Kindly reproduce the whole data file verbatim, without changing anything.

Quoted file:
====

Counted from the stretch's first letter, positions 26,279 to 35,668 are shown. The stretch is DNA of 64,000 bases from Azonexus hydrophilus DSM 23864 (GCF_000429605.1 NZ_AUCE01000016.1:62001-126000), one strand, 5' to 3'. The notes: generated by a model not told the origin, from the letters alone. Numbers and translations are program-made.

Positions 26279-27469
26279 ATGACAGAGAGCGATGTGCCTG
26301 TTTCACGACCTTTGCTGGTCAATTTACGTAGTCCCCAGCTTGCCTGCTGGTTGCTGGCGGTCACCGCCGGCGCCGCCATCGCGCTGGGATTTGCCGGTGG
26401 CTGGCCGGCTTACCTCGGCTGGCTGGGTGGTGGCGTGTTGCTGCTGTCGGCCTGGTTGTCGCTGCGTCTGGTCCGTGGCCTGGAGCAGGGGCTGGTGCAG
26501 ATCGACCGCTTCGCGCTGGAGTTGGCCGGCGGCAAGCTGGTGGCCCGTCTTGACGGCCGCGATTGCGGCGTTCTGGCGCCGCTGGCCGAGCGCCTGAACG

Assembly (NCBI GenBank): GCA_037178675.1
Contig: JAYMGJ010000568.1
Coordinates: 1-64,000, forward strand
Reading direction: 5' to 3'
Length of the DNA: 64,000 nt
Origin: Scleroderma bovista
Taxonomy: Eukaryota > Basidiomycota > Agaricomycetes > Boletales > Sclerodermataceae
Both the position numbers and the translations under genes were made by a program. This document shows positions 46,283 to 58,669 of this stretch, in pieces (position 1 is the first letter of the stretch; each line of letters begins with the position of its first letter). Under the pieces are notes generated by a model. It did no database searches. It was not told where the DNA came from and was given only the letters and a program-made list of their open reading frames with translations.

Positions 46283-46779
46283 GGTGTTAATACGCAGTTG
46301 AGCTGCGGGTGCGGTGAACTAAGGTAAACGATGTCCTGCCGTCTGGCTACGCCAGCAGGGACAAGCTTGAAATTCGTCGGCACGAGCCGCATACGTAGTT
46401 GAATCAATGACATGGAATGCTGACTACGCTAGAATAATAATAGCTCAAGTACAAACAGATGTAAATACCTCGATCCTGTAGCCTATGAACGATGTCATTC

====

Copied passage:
Counted from the stretch's first letter, positions 26,279 to 35,668 are shown. The stretch is DNA of 64,000 bases from Azonexus hydrophilus DSM 23864 (GCF_000429605.1 NZ_AUCE01000016.1:62001-126000), one strand, 5' to 3'. The notes: generated by a model not told the origin, from the letters alone. Numbers and translations are program-made.

Positions 26279-27469
26279 ATGACAGAGAGCGATGTGCCTG
26301 TTTCACGACCTTTGCTGGTCAATTTACGTAGTCCCCAGCTTGCCTGCTGGTTGCTGGCGGTCACCGCCGGCGCCGCCATCGCGCTGGGATTTGCCGGTGG
26401 CTGGCCGGCTTACCTCGGCTGGCTGGGTGGTGGCGTGTTGCTGCTGTCGGCCTGGTTGTCGCTGCGTCTGGTCCGTGGCCTGGAGCAGGGGCTGGTGCAG
26501 ATCGACCGCTTCGCGCTGGAGTTGGCCGGCGGCAAGCTGGTGGCCCGTCTTGACGGCCGCGATTGCGGCGTTCTGGCGCCGCTGGCCGAGCGCCTGAACG

Assembly (NCBI GenBank): GCA_037178675.1
Contig: JAYMGJ010000568.1
Coordinates: 1-64,000, forward strand
Reading direction: 5' to 3'
Length of the DNA: 64,000 nt
Origin: Scleroderma bovista
Taxonomy: Eukaryota > Basidiomycota > Agaricomycetes > Boletales > Sclerodermataceae
Both the position numbers and the translations under genes were made by a program. This document shows positions 46,283 to 58,669 of this stretch, in pieces (position 1 is the first letter of the stretch; each line of letters begins with the position of its first letter). Under the pieces are notes generated by a model. It did no database searches. It was not told where the DNA came from and was given only the letters and a program-made list of their open reading frames with translations.

Positions 46283-46779
46283 GGTGTTAATACGCAGTTG
46301 AGCTGCGGGTGCGGTGAACTAAGGTAAACGATGTCCTGCCGTCTGGCTACGCCAGCAGGGACAAGCTTGAAATTCGTCGGCACGAGCCGCATACGTAGTT
46401 GAATCAATGACATGGAATGCTGACTACGCTAGAATAATAATAGCTCAAGTACAAACAGATGTAAATACCTCGATCCTGTAGCCTATGAACGATGTCATTC